Cheese is primarily made from three milk types: goat, sheep and cow. The flavor of each milk is different, as is the nutritional content. Some cheesemakers buy milk from a dairy, others raise their own animals for milk.
Generally speaking, 10 pounds of goat or cow milk makes 1 pound of cheese. Sheeps’ milk is richer, so slightly less milk is needed to make 1 pound of cheese. The flavor and fat content of milk varies depending on the season, the time of day when the milking takes place, and the breeding cycle of the animal. A good cheesemaker knows how to anticipate all these variables.Goat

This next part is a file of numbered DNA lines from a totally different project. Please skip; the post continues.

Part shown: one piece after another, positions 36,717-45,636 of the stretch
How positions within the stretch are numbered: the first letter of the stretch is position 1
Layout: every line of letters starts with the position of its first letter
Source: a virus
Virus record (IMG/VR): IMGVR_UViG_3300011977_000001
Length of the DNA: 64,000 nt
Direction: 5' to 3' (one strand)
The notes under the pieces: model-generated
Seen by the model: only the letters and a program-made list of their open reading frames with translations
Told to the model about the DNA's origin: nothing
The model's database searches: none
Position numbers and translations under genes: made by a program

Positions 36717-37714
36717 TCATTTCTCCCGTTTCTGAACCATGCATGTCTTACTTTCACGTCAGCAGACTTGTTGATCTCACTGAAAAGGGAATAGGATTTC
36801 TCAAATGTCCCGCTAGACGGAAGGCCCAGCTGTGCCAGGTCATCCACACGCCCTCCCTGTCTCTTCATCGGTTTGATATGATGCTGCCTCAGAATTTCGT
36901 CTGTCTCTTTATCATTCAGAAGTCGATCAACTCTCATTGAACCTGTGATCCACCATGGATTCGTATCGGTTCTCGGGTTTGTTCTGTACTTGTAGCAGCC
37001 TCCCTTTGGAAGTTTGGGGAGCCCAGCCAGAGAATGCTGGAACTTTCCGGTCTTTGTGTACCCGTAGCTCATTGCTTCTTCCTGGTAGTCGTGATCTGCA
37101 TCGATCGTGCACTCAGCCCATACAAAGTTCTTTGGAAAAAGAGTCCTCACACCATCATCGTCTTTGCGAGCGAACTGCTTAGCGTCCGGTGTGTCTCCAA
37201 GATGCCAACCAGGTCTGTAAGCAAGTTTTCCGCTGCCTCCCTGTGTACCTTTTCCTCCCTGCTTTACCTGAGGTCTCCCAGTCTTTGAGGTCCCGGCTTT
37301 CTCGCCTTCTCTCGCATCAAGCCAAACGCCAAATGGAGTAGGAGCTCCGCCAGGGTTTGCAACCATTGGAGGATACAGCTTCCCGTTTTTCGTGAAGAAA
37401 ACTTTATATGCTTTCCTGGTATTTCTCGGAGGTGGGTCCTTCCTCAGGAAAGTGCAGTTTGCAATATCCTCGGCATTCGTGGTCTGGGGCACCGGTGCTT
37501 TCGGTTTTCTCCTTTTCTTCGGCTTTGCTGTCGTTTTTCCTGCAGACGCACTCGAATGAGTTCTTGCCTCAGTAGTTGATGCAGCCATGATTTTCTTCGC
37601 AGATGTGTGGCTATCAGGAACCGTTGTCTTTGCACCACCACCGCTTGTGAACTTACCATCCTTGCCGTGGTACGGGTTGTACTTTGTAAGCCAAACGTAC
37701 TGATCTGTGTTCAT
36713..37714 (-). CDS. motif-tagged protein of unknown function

Cheese made with goats’ milk is stark white. It is lower in lactose, making it easier to digest. Goat’s milk is also easier to digest because it is naturally homogenized. Goat’s milk cheese often has a tangy flavor that mellows the longer the cheese is aged.Sheep
Rich, concentrated sheep milk is ideal for cheesemaking. It has more fat and protein than cows’ milk. Sheeps' milk cheeses often have sweet, nutty, nuances.
Cows' milk has the most carotene, which lends a yellowish hue. Cows' milk is often described as earthy, although depending on the style of cheese the flavor can vary greatly.